A recent tweet by a Carleton University PhD graduate, Dr. Jenn Provencher, said something to the effect that Indigenous people are willing to share traditional knowledge, if they think you are willing to learn. She was live tweeting at the Annual General Meeting of the Association of Canadian Universities for Northern Studies (ACUNS) and was sending to twitter a paraphrase of one of the keynote’s, Sen Murray Sinclair’s, inspirational points. So true! For our work on avian cholera in the Arctic, Inuit participation, guidance, and direction was of paramount importance. Collectively, it steered another Carleton PhD candidate, now Dr. Sam Iverson, to many eider duck breeding colonies on islands along the shores of Hudson Strait.
Parasites are aggregated, but how are contaminants distributed among the hosts? And why does it matter?
A recent paper by André Morrill, Jenn Provencher and myself recently asked and partially answered these questions. We reviewed the literature over 23 years to show that interest in the combined effects of contaminants and parasites on host health was increasing exponentially.
In actual fact, the studies were of three main types: one type was the extent to which parasites bio-magnify the contaminants of their hosts. This effect of such parasites on contaminant burdens in hosts may well have host health effects. Much to build on there! Why parasites (typically intestinal helminthes are studied) even do such a thing is fascinating?
There has been some intriguing research on the potential links between peanut allergies and antibiotic use early in life. Two labs in the United States appear foremost in this research area. One is at the University of Chicago and the other is at New York University. The work by Dr. Nagler and her team have shown that the removal of Clostridia bacteria might be responsible for sensitization to peanut allergen, in a mouse model. Mice models are useful because researchers can document clinical signs of allergy. But the interesting result was that the presence of the Clostridia bacteria appears responsible for gut inflammation that reduces the rate at which the peanut allergen is absorbed into the blood. Other research by Dr. Blaser (Missing microbes fame) at NYU is suggesting that missing microbes may be important in several health issues (rogue bacteria, food allergies). These are exciting directions for future research.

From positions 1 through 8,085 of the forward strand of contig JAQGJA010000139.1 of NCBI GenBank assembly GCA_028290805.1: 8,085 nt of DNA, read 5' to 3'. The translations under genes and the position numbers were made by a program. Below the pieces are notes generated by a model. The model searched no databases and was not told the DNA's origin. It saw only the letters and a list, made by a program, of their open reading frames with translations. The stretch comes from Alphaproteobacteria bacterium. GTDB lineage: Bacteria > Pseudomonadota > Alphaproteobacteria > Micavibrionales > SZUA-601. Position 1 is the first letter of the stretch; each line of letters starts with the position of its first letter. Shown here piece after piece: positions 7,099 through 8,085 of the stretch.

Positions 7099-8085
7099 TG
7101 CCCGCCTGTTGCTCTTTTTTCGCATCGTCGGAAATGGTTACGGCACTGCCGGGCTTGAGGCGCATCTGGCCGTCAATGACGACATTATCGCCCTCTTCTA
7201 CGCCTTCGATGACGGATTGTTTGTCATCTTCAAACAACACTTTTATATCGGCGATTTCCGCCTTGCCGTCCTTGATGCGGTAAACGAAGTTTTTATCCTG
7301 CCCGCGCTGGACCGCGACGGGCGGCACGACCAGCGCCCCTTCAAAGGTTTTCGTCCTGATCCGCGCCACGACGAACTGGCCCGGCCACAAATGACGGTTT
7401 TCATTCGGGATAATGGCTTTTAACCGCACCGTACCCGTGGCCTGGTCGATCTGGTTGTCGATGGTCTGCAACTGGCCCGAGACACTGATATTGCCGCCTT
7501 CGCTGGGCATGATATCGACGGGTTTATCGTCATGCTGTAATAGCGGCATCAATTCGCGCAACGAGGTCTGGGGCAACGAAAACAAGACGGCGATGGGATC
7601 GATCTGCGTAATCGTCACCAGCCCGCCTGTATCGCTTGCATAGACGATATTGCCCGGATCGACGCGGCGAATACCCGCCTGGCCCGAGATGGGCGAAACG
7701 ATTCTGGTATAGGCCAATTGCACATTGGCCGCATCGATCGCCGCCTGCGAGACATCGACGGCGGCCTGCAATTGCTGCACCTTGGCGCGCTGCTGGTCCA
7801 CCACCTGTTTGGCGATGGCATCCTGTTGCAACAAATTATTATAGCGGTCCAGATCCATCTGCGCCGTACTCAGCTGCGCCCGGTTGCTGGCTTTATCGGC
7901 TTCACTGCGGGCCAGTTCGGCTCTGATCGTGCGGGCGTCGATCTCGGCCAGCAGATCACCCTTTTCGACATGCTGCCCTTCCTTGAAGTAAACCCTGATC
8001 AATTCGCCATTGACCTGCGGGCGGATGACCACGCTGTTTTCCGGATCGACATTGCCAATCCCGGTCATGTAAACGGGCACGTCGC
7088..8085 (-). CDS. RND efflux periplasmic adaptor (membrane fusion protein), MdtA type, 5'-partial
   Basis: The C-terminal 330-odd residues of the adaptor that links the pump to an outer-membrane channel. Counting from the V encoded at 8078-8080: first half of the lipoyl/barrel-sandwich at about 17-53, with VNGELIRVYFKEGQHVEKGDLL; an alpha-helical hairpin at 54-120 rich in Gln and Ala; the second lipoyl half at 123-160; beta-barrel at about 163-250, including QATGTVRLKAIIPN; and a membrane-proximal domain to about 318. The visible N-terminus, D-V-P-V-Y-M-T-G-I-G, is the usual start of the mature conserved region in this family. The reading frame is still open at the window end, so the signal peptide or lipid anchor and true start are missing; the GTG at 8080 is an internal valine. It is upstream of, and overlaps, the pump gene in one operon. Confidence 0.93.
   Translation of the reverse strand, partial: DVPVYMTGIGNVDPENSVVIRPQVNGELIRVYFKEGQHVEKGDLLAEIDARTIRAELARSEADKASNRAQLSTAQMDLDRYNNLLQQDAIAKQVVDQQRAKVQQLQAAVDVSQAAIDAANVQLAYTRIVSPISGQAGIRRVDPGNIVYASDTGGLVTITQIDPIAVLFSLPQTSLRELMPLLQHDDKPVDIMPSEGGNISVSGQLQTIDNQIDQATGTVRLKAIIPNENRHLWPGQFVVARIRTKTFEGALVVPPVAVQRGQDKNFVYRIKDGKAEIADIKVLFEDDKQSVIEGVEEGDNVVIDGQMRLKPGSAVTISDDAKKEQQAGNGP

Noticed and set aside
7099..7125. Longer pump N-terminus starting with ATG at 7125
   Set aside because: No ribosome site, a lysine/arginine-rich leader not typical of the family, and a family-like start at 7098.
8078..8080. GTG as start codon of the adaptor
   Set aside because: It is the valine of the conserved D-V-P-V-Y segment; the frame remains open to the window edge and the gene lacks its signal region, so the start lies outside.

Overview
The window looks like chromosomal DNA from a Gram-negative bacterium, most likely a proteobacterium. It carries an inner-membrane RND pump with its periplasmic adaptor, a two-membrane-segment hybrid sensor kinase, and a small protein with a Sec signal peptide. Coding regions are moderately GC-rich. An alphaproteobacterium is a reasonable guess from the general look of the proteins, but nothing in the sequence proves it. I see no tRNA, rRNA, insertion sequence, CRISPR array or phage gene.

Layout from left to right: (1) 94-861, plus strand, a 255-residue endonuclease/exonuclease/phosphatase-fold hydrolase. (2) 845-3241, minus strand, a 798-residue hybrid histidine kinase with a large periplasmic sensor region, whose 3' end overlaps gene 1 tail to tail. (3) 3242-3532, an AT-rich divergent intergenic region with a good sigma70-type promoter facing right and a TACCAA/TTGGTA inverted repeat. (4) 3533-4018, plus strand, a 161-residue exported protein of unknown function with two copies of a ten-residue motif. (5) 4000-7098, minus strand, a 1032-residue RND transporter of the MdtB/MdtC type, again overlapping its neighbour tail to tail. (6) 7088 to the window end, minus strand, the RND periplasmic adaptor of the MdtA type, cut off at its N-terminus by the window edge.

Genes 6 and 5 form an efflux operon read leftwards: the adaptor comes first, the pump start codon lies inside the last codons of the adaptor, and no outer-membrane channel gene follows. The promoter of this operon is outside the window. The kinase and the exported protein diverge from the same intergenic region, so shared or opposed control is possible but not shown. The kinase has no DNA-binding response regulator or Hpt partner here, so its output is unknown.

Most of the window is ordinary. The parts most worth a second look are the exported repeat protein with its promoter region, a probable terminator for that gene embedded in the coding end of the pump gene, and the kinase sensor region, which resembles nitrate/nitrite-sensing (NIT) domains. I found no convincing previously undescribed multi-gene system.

I was walking on the weekend when I came across this little amphibian. Many of you will have recognized this as a red eft the terrestrial stage of a salamander species common to this neck of the woods (or at least to ponds therein).
Note the following blog was written before I knew about the research highlighted in another blog: see "Did rats spread the black death?" Anyway, with that caveat, you can still read my wiki thoughts on the plague, starting now…
I recently saw a serial called Spiral on Netflicks (an engaging crime drama set in France) wherein one of the episodes a judge intoned something to the effect that the lesser of two evils was itself still quite an evil. Loosely translated the statement was “it’s cholera or it’s the plague”. It got me doing a sort of imagining what it must have been like to live during one of the outbreaks of bubonic plague in Europe, while at the same time tasking by queuing up the next episode of Spiral (this episode featuring a cop with a drug addiction). To help with the former, I turned to the digital milieu of Wikipedia.
I am going to go out on a limb and suggest that many, if not most, parasite species exploit several to many hosts species, for a given stage of their (i.e., the parasite’s) life cycle. The question of why such parasite species are catholic in their diet (I say diet because, really, the host is a source of food for the parasite’s growth, development and/or reproduction), remains largely an open question. One interesting nuance is that a given species of parasite often has differential fitness or success on different host species (here, we are controlling for time and location of collection of both the parasite and host species). A troubling issue is why the parasite has not evolved discrimination, another is why some host species are better hosts than others, a third is whether there are alleles coding for host species use that are in competition with one another. There are several other questions such as how important is host species relative frequency across space and time in determining whether it is a principal species exploited by the parasite and what, if any, trade-offs exist in using one species over another. We are just starting to get answers to these questions. Sometimes, nature pitches real oddities at you. Consider, two damselfly species where one is totally susceptible to a mite ectoparasite and the other is totally susceptible. If you want to getthe scoop, visit Julia Mlynarek’s blog: Julia was one of my PhD students here art Carleton University.